On Wednesday, Mar. 10, I sat in my newspaper class, whispering nervously amongst my peers about the Coronavirus cases in our county. Simultaneously, the board was meeting to decide what measures were necessary to protect the community. We were just gossiping when we talked about whether the board had decided to close schools. We did not really believe anything would happen. I went through the rest of my day as normal. I hung out with my friends during class, laughing and enjoying my day. I saw my boyfriend after school. I went home, hung out with my siblings, and did my calc homework.
And then we got the call that school was cancelled for the next few days.
Initially, I was optimistic. The school was just preparing for the worst. That was a good thing. That was necessary. I thought for sure that they would not close. This was all so unprecedented. It felt like it could never actually close down.
It is now six days later, and America has changed completely. International travel is suspended, the stock market is plummeting (experiencing the worst losses in recent history), restaurants/bars are closing, colleges have cancelled classes, people are being instructed to not leave their houses.
“We will see more cases and things will get worse than they are right now,” Dr. Anthony Fauci, the director of the National Institute for Allergy and Infectious Diseases, said in a testimony before the House of Representatives. “How much worse we’ll get will depend on our ability to do two things, to contain the influx of people who are infected coming from the outside, and the ability to contain and mitigate within our own country. Bottom line, it’s going to get worse.”
Today, I realize that this is more than just an annoyance and a reason to close school. This is an emergency. This is a pandemic. This outbreak will shape the future of America.
I am going to admit that I am sad about the school closures. I am nervous with the current lack of clarity in the situation. I hate that I will no longer share lunches with my friends or see people in the hallways. I miss being in all of my clubs and classes. I do not like being unsure of the fate of senior events such as prom or commencements. And I know that many other seniors feel the same way as I do.
So here is my PSA to my fellow students:
I have always been a very politically active person and very aware of current events. However, I know that these things do not interest most of my friends/peers, so I thought it pertinent to list a few of the quotes that helped me understand the veracity and extent of this pandemic.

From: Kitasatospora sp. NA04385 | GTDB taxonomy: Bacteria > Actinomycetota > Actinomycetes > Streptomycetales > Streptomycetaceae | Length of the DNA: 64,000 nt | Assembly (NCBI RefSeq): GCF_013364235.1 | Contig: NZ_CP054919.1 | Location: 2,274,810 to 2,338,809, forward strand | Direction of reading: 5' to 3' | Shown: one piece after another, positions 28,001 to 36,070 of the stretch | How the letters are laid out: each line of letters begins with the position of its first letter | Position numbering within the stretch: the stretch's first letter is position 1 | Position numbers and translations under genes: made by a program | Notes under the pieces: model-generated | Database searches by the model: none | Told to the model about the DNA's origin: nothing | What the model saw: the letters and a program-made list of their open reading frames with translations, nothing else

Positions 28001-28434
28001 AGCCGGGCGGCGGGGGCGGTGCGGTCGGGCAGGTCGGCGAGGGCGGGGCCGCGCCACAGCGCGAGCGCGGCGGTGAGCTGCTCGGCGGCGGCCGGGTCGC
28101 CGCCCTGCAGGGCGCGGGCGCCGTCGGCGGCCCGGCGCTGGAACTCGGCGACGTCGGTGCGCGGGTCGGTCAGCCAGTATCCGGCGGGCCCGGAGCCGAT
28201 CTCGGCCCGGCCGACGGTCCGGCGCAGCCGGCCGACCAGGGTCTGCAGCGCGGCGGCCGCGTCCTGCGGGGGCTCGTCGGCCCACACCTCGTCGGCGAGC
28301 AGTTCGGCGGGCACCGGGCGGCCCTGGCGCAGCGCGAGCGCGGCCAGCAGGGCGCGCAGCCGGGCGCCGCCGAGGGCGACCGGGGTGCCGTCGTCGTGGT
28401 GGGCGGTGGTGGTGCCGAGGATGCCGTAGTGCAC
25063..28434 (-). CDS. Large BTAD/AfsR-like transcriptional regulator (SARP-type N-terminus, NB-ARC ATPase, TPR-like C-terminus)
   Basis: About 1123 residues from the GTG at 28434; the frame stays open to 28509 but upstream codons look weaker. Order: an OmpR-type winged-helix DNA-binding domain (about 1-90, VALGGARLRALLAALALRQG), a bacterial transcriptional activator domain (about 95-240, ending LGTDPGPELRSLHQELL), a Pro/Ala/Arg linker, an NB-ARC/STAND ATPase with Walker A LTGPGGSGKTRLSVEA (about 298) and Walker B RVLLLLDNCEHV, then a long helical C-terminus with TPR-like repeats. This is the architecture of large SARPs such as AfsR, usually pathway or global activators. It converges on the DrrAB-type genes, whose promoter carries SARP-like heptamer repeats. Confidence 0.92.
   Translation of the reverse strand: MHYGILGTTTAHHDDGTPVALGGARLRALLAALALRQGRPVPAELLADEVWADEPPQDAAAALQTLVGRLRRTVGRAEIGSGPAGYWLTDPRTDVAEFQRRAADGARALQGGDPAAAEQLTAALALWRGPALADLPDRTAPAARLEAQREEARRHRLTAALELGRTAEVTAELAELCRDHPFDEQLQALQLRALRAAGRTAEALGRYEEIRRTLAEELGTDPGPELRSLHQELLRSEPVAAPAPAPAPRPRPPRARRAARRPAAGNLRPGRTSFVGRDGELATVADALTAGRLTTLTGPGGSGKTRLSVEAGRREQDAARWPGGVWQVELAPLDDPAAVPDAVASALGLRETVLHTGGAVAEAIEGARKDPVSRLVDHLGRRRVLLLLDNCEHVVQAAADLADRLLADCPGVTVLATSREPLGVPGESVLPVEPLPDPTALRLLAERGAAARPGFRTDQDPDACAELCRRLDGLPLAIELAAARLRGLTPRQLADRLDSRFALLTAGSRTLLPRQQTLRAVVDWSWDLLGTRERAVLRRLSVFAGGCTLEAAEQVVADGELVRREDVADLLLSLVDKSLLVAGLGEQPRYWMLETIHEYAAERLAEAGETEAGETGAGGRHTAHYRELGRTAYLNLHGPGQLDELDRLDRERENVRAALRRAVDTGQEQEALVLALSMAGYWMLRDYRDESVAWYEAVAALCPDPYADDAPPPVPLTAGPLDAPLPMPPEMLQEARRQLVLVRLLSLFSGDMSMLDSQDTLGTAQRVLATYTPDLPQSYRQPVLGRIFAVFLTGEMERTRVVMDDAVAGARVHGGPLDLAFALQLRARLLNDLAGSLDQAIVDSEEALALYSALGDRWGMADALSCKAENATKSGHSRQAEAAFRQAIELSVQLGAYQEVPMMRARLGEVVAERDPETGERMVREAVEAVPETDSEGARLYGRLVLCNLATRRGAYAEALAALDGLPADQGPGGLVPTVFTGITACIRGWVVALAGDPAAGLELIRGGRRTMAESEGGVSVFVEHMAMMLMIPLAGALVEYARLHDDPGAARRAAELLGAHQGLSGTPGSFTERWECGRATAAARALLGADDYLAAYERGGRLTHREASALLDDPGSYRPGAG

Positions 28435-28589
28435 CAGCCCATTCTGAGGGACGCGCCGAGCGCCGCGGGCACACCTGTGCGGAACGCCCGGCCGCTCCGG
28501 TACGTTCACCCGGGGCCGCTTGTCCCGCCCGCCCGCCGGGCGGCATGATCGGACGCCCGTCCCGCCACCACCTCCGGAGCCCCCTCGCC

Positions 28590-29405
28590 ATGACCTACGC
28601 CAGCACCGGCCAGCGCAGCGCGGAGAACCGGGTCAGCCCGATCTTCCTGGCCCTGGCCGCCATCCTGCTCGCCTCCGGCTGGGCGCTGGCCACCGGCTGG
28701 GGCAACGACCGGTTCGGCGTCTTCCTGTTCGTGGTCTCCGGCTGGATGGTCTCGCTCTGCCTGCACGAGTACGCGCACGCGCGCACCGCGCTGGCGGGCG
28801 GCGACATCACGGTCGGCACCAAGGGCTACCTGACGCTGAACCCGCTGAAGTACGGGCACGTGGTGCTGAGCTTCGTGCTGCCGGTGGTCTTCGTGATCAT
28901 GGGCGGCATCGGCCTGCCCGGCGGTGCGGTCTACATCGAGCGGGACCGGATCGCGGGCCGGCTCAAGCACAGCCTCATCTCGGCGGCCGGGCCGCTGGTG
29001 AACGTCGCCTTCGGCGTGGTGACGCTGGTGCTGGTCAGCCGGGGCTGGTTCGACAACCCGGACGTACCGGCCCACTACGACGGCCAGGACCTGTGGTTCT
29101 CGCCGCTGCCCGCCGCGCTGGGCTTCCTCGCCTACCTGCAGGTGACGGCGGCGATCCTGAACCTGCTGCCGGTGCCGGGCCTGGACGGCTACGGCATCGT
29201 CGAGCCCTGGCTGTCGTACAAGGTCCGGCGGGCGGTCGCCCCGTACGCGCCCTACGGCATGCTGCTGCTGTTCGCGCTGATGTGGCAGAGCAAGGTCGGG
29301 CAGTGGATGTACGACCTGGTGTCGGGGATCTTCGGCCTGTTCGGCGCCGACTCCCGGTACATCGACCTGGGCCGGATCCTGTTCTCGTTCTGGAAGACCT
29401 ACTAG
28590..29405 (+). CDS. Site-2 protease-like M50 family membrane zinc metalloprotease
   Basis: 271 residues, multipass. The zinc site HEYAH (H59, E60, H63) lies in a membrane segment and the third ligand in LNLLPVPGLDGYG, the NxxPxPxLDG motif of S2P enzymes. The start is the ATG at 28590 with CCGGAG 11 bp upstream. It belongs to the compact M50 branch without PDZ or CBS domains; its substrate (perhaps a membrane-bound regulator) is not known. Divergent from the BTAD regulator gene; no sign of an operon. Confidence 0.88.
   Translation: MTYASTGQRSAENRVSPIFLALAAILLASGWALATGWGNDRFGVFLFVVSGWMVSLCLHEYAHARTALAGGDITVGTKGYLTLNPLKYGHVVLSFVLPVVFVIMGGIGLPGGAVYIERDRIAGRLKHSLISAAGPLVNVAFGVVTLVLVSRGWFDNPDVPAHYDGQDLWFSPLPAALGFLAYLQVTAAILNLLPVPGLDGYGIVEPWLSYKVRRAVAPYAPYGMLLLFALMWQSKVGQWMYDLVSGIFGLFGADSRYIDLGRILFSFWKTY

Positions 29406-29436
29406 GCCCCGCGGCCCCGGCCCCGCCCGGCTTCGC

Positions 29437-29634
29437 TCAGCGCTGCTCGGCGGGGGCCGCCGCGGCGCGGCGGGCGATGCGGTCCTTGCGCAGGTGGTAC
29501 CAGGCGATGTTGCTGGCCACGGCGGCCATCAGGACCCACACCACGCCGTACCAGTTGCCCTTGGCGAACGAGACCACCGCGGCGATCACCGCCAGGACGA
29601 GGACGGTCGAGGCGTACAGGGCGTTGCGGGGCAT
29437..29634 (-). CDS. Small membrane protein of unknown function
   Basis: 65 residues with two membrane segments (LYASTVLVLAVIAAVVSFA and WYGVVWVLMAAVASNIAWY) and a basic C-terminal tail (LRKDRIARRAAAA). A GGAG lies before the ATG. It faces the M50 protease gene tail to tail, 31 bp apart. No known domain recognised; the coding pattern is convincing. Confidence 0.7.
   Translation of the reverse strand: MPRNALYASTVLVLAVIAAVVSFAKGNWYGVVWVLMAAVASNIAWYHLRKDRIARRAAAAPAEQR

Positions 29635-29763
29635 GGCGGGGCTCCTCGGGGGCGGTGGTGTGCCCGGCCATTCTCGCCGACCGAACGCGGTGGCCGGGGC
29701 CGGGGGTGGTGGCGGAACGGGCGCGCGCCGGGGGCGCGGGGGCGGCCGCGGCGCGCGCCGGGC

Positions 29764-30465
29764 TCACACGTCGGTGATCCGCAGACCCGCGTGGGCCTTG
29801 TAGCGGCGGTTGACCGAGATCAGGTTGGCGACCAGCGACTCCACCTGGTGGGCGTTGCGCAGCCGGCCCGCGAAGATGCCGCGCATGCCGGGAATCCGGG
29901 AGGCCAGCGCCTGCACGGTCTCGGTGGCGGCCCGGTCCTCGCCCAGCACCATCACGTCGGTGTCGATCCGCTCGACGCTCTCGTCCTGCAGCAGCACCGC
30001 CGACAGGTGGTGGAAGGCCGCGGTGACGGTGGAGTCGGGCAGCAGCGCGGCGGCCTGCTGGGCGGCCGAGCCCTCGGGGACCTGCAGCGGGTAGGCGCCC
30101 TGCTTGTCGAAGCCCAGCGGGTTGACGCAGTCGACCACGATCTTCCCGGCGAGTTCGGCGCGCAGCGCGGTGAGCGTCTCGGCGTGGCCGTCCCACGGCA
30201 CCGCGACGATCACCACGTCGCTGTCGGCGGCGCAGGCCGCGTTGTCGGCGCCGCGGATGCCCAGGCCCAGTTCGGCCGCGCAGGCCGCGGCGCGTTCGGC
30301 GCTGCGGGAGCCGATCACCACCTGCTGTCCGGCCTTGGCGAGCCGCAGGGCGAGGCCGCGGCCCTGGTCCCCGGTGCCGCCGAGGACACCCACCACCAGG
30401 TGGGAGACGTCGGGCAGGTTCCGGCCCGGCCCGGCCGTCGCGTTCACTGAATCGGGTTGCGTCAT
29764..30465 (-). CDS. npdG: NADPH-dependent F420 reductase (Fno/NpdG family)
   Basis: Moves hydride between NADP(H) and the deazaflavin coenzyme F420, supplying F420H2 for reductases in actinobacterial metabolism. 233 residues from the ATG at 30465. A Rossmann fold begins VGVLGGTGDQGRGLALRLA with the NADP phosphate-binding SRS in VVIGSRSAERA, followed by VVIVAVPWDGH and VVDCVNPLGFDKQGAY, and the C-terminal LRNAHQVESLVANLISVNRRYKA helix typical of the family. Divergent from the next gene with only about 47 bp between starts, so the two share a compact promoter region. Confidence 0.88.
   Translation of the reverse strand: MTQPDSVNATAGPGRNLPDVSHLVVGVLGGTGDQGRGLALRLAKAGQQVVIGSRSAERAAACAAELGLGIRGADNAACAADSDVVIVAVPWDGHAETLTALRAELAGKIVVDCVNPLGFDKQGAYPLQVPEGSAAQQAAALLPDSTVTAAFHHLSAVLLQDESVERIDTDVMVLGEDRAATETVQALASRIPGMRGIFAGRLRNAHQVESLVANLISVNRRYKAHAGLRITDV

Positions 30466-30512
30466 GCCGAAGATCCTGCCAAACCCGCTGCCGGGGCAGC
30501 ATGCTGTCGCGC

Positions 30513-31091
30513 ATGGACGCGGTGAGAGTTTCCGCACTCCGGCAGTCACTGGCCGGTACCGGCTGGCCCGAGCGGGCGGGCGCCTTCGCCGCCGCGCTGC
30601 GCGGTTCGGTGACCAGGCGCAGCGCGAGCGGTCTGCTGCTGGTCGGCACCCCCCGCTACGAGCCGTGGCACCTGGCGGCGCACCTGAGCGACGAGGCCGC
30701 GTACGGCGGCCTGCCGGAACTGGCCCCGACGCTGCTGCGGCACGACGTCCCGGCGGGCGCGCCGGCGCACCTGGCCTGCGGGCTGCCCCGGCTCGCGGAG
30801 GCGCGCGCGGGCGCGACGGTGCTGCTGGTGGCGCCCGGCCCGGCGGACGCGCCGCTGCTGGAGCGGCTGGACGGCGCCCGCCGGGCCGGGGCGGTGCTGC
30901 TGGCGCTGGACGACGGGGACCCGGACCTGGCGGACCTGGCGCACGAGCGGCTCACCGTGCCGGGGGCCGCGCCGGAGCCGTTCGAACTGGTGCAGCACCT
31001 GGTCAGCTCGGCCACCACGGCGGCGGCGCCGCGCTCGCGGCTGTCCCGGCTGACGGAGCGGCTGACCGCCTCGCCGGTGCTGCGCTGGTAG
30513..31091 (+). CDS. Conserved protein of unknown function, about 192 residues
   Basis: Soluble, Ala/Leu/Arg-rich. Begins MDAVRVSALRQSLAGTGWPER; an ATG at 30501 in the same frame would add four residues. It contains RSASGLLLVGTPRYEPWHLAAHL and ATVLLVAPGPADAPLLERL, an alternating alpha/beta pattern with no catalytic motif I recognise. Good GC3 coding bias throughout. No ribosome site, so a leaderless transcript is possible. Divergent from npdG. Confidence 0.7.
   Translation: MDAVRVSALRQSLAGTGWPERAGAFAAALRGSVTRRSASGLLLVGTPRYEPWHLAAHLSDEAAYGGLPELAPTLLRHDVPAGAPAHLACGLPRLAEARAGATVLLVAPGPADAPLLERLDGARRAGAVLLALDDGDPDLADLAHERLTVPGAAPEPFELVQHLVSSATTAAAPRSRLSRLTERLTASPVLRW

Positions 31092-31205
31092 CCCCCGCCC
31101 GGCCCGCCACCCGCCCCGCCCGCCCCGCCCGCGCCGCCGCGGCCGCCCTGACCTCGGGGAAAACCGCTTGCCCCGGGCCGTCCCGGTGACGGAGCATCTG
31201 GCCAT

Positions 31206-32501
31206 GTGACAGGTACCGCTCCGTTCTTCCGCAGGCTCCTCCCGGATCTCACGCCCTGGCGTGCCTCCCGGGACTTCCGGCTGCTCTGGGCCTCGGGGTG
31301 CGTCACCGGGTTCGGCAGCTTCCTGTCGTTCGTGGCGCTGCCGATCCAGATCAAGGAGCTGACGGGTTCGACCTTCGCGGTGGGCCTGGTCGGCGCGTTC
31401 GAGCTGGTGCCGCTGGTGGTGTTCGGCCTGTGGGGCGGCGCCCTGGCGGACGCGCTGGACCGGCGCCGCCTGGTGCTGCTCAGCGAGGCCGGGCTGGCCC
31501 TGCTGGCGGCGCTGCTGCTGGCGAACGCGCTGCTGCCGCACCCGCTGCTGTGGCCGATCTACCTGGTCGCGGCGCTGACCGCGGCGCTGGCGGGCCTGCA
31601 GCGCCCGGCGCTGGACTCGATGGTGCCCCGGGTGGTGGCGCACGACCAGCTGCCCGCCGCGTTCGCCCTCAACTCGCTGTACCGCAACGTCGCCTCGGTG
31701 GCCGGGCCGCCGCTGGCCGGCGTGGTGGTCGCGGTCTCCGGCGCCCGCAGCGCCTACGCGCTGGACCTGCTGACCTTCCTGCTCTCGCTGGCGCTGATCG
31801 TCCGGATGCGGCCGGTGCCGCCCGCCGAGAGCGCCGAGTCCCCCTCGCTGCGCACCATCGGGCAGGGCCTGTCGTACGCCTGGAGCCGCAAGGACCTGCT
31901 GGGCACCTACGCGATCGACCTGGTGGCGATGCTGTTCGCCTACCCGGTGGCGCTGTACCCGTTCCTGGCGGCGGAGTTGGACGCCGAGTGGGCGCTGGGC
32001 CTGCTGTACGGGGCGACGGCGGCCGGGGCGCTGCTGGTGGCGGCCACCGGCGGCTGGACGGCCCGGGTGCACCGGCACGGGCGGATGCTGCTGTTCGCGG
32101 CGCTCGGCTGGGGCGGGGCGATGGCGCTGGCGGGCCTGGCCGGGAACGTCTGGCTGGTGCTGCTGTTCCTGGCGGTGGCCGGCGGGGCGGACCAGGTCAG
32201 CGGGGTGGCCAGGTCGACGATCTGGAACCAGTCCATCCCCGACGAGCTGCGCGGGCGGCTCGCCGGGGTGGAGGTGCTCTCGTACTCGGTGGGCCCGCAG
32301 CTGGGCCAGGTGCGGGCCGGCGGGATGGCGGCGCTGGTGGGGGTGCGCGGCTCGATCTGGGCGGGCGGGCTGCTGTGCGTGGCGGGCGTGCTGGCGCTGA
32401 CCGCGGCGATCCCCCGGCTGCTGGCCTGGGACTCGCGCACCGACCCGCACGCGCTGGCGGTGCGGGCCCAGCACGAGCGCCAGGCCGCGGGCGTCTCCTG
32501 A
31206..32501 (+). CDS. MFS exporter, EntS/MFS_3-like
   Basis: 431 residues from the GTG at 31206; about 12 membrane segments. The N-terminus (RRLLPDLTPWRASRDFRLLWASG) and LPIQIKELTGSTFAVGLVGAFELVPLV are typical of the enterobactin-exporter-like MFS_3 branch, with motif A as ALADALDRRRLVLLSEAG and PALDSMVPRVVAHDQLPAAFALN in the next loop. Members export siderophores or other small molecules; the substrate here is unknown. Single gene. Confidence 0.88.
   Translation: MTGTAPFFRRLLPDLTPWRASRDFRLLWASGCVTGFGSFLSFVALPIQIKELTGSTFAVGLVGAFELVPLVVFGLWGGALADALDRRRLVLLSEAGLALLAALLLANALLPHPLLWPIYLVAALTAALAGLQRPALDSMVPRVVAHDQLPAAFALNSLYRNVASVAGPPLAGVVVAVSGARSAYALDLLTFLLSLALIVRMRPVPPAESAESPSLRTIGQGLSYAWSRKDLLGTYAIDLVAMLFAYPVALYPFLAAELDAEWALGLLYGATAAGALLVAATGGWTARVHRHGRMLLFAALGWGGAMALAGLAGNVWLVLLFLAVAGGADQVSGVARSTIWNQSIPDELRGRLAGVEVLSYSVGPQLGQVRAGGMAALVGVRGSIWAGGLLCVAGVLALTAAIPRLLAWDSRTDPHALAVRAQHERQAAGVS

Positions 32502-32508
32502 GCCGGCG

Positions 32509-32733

“Fatality is the wrong yardstick. Catching the virus can mess up your health in many, many more ways than just straight-up killing you…How about needing four months of physical therapy before you even feel human again. Or getting scar tissue in your lungs and having your activity level restricted for the rest of your life…” This was written by an anonymous female doctor in Italy and published in “Newsweek.” This showed me how this virus can impact us. I kept hearing things at school such as “We won’t die. The mortality rate for our age range is only .1 percent.” This virus goes beyond all of that. We can be gravely affected by this as well. We are not immune from harsh effects simply because we are young.
“The S&P 500 fell 12 percent, its biggest drop since the coronavirus outbreak began to roil markets in the United States last month — and its worst daily decline since October 1987, when stocks plunged about 20 percent in what came to be known as Black Monday. For the technology heavy Nasdaq, the drop was its worst on record.” This is an excerpt from a “New York Times” stock update on March 16th. The economy is tanking, and this is something that needs to be taken seriously. Since the beginning of the Coronavirus epidemic, the DOW has fallen about 30 percent according to the “Wall Street Journal,” meaning that Americans are losing almost one third of their earnings and savings invested in the market.
“But these high numbers mean doctors must choose more often, and more quickly, who deserves a greater chance of survival…Italian doctors say that so many elderly COVID-19 patients are showing up with breathing problems, they can’t take a chance on those who have a slim hope of recovery.” This quote was taken from a “Reuters” article about the crisis in Italy where doctors are having to choose between patients. The COVID-19 pandemic is not something to joke about. I have heard a lot of jokes about getting days off from school or jokes made about “the Rona.” Older patients are not even getting treatment because it is assumed that they will not live, and thus, the hospitals should direct their resources to someone with a better chance of survival. This is sobering information, and really makes you think about all of the people in your life and what would happen if they contracted the virus.
Overall, my life has changed drastically as a result of this pandemic, but as much as we have seen of these cases in Michigan (or even the US), we have not been exposed to the real tragedies that result from COVID-19. I never thought that we would get to this point, but we are here. And the very best thing that everyone can do is be aware. Be aware of the reality of this virus. Be aware of how your actions impact others. Be aware of where the cases are and what measures are necessary to avoid the spread of the disease. Be aware of the facts and do not get caught up in hysteria. Read the news. Keep informed. Do your part as a citizen and as a human to help curb this virus.